Charis welcomes Mariana Mcdonald and Margaret Randall to discuss their co-authored history of resistance, Dominga Rescues the Flag/Dominga Rescata la Bandera. Dominga is a bilingual oral history of Dominga de la Cruz, the Puerto Rican heroine “who picked up the flag at Ponce” in the midst of the bloody U.S.-ordered assault on a peaceful demonstration on March 21, 1937, known as the Ponce Massacre. Dominga de la Cruz was a black working-class Puerto Rican woman who became an activist in the Nationalist Party in the 1930’s and a protege of its leader Pedro Albizu Campos, whom she called “El Maestro.” When bullets rang out that Palm Sunday in Ponce, Dominga de la Cruz leapt from safety to rescue the Puerto Rican flag when its bearer was shot and killed. For that moment of courage, Dominga won a place in history, along with persecution, exile, and a lifetime of painful memories of her comrades drowning in blood. A lifelong activist and cultural worker, Dominga tells her story to Margaret Randall in Cuba, where Dominga found refuge. Dominga’s story is one of resistance, the pulse beat of Puerto Rican history.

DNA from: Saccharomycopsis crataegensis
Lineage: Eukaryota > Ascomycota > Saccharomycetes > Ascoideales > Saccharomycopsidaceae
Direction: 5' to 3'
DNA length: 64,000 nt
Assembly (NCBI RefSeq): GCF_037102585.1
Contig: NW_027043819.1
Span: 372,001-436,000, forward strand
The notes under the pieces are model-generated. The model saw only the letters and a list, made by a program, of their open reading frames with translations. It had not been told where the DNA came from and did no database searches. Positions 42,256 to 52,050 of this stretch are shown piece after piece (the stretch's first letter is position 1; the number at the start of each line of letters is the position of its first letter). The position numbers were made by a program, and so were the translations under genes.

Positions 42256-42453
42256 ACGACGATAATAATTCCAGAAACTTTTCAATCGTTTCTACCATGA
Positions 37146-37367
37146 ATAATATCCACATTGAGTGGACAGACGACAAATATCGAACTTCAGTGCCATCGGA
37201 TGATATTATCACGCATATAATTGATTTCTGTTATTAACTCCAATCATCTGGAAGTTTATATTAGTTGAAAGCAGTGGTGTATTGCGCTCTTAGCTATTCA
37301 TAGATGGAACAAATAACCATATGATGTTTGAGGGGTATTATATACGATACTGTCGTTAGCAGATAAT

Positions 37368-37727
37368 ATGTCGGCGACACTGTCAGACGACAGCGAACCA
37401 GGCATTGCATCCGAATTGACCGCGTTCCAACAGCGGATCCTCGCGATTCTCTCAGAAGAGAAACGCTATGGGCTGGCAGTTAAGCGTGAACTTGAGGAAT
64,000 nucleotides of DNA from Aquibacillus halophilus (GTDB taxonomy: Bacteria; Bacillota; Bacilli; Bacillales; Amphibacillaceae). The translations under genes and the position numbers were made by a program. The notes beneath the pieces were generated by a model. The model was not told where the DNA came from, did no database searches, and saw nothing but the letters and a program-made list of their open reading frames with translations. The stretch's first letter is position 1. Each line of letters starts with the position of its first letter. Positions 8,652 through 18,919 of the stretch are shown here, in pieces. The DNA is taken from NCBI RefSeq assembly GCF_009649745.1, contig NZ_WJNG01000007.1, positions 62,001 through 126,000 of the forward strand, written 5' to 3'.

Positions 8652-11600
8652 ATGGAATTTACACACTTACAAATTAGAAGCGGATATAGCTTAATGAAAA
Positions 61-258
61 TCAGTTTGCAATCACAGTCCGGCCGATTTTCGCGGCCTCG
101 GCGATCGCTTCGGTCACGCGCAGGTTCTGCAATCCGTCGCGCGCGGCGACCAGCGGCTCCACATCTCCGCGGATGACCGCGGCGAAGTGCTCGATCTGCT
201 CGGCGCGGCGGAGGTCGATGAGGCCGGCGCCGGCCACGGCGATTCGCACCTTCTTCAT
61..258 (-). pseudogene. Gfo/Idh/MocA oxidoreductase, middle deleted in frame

This event is free and open to all people, especially to those who have no income or low income right now, but we encourage and appreciate a solidarity donation in support of the work of Charis Circle, our programming non-profit. Charis Circle's mission is to foster sustainable feminist communities, work for social justice, and encourage the expression of diverse and marginalized voices. https://donatenow.networkforgood.org/CharisCircle?code=chariscirclepage
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Margaret Randall is a feminist poet, writer, photographer and social activist. Born in New York City in 1936, she has lived for extended periods in Albuquerque, New York, Seville, Mexico City, Havana, and Managua. Shorter stays in Peru and North Vietnam were also formative. In 1984, Margaret came home to the United States, only to be ordered deported when the government invoked the 1952 McCarran-Walter Immigration and Nationality Act, judging opinions expressed in some of her books to be "against the good order and happiness of the United States." The Center for Constitutional Rights defended her, and many writers and others joined in an almost five-year battle for reinstatement of citizenship. She won her case in 1989. She is the author of more than 150 books.
Mariana Mcdonald is a poet, writer, scientist, and activist. Her work has appeared in numerous publications, including poetry in Crab Orchard Review, Lunch Ticket, and The New Verse News; fiction in So to Speak and Cobalt; creative nonfiction in Longridge Review and HerStry; and journalism in In Motion. She co-authored with Margaret Randall the recently-published Dominga Rescues the Flag/Dominga rescata la bandera, the story of black Puerto Rican freedom fighter Dominga de la Cruz. Mcdonald is active in social justice movements and the writing community. She lives in Atlanta.